Linux Commands – chgrp

Linux Commands – chgrp

Linux Commands – chgrp

Hello Everyone

Welcome to CloudAffaire and this is Debjeet.

In the last blog post, we have discussed chown command in Linux which is used to change a file or directory owner or group or both.

https://cloudaffaire.com/linux-commands-chown/

In this blog post, we will discuss chgrp command in Linux. chgrp command is used to change the group ownership of a file or directory. chgrp command accepts both a group name or group id as an argument. You can change the group ownership of a file or directory provided you are the member of the target group or have root/sudo privileges.

Linux Commands – chgrp:

You can use chgrp command to change the group ownership of a file or directory in Linux.

You can use chgrp -c or –changes options to verbosely describe the action for each FILE whose group actually changes.

You can use chgrp -f or –silent or –quiet options to suppress printing of error messages about files whose group cannot be changed.

You can use chgrp –dereference option to not change the ownership of a symbolic link, instead change the ownership of the file or directory that the symbolic link refers to. This is the default behavior of chgrp command and works the same without this option.

You can use chgrp -h or –no-dereference options to change the ownership of symbolic links themself instead of what the symbolic link refers to. This option relies on the ‘lchown’ system call. On systems that do not provide the ‘lchown’ system call, ‘chgrp’ fails when a file specified on the command line is a symbolic link.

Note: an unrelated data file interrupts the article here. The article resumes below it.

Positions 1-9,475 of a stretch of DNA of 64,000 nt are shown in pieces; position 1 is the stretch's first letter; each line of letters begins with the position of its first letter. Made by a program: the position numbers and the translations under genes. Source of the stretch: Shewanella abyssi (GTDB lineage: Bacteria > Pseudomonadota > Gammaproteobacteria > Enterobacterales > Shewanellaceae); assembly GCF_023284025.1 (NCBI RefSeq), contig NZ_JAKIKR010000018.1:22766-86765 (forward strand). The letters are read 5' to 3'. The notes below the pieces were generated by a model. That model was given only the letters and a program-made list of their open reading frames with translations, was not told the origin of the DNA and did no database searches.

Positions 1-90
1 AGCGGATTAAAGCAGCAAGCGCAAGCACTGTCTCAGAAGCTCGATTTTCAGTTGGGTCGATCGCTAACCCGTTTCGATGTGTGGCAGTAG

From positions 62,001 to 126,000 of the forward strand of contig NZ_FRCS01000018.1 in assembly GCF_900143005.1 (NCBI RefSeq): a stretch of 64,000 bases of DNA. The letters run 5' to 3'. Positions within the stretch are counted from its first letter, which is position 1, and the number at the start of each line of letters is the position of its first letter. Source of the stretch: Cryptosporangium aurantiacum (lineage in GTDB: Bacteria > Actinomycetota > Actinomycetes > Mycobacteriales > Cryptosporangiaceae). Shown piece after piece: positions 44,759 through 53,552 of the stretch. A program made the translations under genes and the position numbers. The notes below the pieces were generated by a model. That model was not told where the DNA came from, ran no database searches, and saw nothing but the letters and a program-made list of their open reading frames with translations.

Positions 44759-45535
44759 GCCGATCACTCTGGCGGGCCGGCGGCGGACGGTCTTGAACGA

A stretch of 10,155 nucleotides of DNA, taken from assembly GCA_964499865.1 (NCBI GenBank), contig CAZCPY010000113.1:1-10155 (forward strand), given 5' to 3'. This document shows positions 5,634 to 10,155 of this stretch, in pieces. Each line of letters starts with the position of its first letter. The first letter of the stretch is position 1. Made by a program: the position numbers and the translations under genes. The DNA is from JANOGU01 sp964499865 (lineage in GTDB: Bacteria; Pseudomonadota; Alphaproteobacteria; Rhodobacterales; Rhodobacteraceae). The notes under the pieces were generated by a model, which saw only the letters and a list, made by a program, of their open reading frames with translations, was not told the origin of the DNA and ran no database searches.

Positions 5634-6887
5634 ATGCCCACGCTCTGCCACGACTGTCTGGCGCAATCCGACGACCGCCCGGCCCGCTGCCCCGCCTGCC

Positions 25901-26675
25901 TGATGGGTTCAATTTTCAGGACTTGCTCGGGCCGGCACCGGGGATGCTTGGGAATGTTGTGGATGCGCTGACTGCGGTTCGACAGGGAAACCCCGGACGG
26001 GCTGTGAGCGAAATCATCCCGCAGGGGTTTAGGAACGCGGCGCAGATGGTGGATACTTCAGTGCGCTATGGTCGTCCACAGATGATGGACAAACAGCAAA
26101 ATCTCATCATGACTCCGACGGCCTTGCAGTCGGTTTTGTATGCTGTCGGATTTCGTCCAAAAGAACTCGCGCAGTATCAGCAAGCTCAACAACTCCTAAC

You can use chgrp –reference=REF_FILE option to change the group of each FILE to be the same as that of REF_FILE. If REF_FILE is a symbolic link, do not use the group of the symbolic link, but rather that of the file it refers to.

You can use chgrp -R or –recursive options to recursively change the group ownership of directories and their contents. By default, chgrp does not change the ownership of directory contents.

You can use chgrp -H or -L or -P options with -R option to control the behavior of symbolic link in recursive mode if they refer to a directory.

  • -H : follow the symbolic link provided as command line argument, but do not follow any other symbolic link during traversing
  • -L : follow all symbolic links
  • -P : Do not follow any symbolic link

You can use chgrp –preserve-root option with -R option to prevent any attempt to recursively change the root directory (/). It’s a failsafe mechanism of OS to prevent recursively changing ownership in the root directory.

You can use chgrp –no-preserve-root option with -R option to cancel the effect of any preceding ‘–preserve-root’ option. This is a dangerous command and should not be executed. The below example is given just for the demo, do not execute.

Hope you have enjoyed this article. In the next blog post, we will discuss ps command in Linux.

 

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